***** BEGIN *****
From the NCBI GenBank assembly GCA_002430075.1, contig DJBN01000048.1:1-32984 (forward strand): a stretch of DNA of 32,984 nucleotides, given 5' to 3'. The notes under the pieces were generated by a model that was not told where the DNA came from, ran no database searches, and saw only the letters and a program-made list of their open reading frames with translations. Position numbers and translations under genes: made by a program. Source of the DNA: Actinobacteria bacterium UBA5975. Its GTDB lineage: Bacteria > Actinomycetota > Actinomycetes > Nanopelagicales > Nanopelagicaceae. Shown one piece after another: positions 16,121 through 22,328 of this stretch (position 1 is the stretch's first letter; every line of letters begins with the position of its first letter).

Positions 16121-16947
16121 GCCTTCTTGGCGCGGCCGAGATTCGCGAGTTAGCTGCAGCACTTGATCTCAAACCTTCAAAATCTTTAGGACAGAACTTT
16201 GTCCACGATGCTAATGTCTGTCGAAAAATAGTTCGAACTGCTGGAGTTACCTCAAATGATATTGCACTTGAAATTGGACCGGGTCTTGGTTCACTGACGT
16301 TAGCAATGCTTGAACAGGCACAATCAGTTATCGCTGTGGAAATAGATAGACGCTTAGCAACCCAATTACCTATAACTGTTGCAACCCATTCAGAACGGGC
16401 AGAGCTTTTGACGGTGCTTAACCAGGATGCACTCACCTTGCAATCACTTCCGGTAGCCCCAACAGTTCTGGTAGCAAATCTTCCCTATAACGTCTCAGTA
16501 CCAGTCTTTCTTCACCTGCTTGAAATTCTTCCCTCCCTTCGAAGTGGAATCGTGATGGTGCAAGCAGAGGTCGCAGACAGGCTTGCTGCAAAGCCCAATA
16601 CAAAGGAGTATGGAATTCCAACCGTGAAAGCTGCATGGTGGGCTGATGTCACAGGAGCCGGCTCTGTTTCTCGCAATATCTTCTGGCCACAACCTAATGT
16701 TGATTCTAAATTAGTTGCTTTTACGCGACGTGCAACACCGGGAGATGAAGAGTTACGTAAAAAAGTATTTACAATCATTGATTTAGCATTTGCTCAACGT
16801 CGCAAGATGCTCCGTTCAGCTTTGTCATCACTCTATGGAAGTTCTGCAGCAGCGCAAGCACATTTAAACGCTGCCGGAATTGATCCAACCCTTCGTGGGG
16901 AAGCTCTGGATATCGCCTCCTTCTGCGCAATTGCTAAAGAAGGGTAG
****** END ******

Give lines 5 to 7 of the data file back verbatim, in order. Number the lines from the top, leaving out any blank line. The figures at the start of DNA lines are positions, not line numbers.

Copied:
16301 TAGCAATGCTTGAACAGGCACAATCAGTTATCGCTGTGGAAATAGATAGACGCTTAGCAACCCAATTACCTATAACTGTTGCAACCCATTCAGAACGGGC
16401 AGAGCTTTTGACGGTGCTTAACCAGGATGCACTCACCTTGCAATCACTTCCGGTAGCCCCAACAGTTCTGGTAGCAAATCTTCCCTATAACGTCTCAGTA
16501 CCAGTCTTTCTTCACCTGCTTGAAATTCTTCCCTCCCTTCGAAGTGGAATCGTGATGGTGCAAGCAGAGGTCGCAGACAGGCTTGCTGCAAAGCCCAATA